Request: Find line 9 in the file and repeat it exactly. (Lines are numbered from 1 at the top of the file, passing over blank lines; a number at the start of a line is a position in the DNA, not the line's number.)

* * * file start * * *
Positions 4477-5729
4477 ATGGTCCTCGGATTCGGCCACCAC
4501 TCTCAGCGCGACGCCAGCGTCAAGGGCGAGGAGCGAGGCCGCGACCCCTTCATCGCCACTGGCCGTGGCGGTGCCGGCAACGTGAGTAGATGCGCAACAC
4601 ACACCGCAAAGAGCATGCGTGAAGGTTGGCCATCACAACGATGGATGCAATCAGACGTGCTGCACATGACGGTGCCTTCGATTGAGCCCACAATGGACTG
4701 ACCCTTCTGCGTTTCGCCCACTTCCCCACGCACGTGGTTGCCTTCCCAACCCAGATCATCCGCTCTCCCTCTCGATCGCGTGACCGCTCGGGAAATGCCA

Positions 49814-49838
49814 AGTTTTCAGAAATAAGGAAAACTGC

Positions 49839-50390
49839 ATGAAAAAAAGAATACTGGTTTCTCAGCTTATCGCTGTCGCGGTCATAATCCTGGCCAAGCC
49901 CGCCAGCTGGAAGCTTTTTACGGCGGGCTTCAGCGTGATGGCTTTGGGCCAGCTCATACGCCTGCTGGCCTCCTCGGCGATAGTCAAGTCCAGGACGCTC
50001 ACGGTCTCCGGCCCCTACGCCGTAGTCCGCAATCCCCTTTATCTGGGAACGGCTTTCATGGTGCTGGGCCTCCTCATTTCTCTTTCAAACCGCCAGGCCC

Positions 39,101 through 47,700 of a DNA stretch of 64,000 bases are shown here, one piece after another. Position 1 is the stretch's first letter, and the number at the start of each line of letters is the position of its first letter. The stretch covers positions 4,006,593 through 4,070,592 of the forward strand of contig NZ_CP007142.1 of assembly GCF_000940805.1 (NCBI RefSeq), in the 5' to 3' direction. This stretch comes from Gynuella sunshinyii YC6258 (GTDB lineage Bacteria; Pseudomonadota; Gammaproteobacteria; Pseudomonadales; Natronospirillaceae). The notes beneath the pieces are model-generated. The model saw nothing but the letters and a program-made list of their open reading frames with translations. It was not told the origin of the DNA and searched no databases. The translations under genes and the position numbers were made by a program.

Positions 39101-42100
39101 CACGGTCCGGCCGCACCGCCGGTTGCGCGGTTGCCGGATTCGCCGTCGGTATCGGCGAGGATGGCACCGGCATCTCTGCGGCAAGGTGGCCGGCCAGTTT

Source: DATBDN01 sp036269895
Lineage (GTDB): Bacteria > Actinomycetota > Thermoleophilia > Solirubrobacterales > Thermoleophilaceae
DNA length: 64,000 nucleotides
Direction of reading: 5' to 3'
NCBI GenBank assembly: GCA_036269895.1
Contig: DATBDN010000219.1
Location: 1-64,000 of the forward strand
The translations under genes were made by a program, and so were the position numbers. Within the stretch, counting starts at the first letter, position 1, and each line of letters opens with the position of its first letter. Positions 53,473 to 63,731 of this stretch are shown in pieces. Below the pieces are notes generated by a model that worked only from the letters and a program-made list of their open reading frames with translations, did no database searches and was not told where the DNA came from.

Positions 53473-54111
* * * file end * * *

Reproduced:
49839 ATGAAAAAAAGAATACTGGTTTCTCAGCTTATCGCTGTCGCGGTCATAATCCTGGCCAAGCC